Intel has just made a big announcement that it hopes will help expand its PC platform and improve Wi-Fi performance for devices using its hardware. The company has acquired Rivet Networks, which produces the popular “Killer” family of networking products and software solutions that complement them.
However, Intel and Rivet Networks are not complete strangers, as the two companies have previously collaborated on products like the Killer Wi-Fi 6 AX1650 module. “Intel has been investing and contributing to the evolution of Wi-Fi for more than 20 years, and today we’re excited to announce another leap forward,” the company wrote in its announcement.
The Killer family of networking products will be lumped into Intel’s broader Wireless Solutions Group, which is nestled within the Client Computing Group. The actual “Killer” brand name will remain intact, and Intel will use the products to further its vision of “powering every person’s greatest contribution”, including leveraging Rivet Network’s traffic prioritization routines over combined Wi-Fi and Ethernet connections.
As for Rivet Networks’ software, Intel says that it will license it to customers in the future to improve the PC connectivity landscape.
Intel says that the average household has 11 active Wi-Fi devices at any given time, and Charter Communications has revealed that 90 percent of its customers’ broadband traffic takes place over Wi-Fi. So, ensuring that it has a firm grasp on improving Wi-Fi performance/interoperability and is plotting the optimum path with future networking products, the Killer Networks acquisition makes complete sense.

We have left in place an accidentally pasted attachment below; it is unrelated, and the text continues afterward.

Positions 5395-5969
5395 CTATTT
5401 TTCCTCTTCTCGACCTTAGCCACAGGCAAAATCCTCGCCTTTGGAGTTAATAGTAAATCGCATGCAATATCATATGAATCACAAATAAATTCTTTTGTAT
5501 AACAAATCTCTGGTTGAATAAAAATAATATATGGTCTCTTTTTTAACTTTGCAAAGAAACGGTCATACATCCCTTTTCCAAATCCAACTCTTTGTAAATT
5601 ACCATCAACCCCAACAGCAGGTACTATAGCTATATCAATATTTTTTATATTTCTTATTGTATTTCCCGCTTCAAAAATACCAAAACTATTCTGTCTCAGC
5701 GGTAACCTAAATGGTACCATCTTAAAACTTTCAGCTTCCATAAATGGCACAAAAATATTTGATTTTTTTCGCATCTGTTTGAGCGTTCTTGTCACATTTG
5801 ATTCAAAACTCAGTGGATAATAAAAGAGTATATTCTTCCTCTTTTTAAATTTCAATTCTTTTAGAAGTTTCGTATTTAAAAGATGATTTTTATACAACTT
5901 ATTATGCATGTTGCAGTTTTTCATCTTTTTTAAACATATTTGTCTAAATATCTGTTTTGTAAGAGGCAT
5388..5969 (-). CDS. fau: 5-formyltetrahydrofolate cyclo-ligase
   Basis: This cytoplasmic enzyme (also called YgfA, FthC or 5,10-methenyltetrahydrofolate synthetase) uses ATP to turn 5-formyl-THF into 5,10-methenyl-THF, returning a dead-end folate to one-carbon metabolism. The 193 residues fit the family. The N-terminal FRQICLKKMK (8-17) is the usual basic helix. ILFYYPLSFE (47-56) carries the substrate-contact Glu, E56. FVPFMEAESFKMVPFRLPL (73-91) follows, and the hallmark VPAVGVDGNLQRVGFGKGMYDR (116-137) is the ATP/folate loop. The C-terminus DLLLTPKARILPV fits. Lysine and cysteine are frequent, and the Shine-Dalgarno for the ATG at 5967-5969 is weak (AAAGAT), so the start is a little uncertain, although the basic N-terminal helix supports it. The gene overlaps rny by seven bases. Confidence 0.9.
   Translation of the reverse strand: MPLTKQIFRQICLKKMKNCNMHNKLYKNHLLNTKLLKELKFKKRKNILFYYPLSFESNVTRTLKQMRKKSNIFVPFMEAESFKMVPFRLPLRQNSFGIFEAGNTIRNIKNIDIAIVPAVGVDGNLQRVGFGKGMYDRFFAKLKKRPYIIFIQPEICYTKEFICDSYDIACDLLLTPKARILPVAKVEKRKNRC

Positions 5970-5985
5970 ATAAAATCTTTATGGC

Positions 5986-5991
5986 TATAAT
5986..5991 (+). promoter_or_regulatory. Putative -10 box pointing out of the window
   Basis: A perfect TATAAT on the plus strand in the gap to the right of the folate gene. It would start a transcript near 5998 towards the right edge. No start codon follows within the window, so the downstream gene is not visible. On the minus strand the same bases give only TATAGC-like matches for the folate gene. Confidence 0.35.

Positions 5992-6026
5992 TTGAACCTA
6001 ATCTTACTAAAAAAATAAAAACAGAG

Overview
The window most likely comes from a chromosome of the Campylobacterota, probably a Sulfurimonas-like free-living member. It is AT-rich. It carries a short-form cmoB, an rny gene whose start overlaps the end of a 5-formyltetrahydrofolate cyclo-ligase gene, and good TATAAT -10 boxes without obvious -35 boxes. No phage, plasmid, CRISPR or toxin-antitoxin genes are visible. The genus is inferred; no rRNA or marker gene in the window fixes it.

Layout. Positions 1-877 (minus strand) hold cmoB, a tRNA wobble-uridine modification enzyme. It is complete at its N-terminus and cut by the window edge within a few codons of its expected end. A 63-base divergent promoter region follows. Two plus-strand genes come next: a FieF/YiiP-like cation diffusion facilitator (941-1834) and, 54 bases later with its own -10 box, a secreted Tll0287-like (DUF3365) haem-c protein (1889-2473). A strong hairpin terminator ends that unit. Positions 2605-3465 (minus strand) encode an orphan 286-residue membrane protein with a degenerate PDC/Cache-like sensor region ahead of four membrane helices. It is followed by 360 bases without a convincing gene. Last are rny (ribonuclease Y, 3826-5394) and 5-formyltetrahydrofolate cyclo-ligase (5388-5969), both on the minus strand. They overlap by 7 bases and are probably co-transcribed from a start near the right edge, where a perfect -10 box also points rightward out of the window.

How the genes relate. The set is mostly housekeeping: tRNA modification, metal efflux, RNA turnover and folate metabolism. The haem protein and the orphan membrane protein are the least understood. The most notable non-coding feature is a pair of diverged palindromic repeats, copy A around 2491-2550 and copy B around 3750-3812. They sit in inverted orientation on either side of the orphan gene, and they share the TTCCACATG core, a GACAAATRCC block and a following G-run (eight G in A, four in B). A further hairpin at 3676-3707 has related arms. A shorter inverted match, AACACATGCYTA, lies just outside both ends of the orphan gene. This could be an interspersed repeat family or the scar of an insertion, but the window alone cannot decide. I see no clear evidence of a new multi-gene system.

Looking beyond Rivet Networks, however, Intel has made moves on its own with products based on Wi-Fi 6 (802.11ax) and is pushing its Project Athena initiative which specifies a set of standards for laptops and 2-in-1 convertibles using 10th generation Core processors, NVMe storage, USB-C fast charging, Thunderbolt 3/Wi-Fi 6 support and ultra-fast wake speeds.
“We are committed to enabling our customers to deliver the best PC experiences, especially when we have become more reliant on technology,” Intel added. “We know how important connectivity is in enriching our lives.”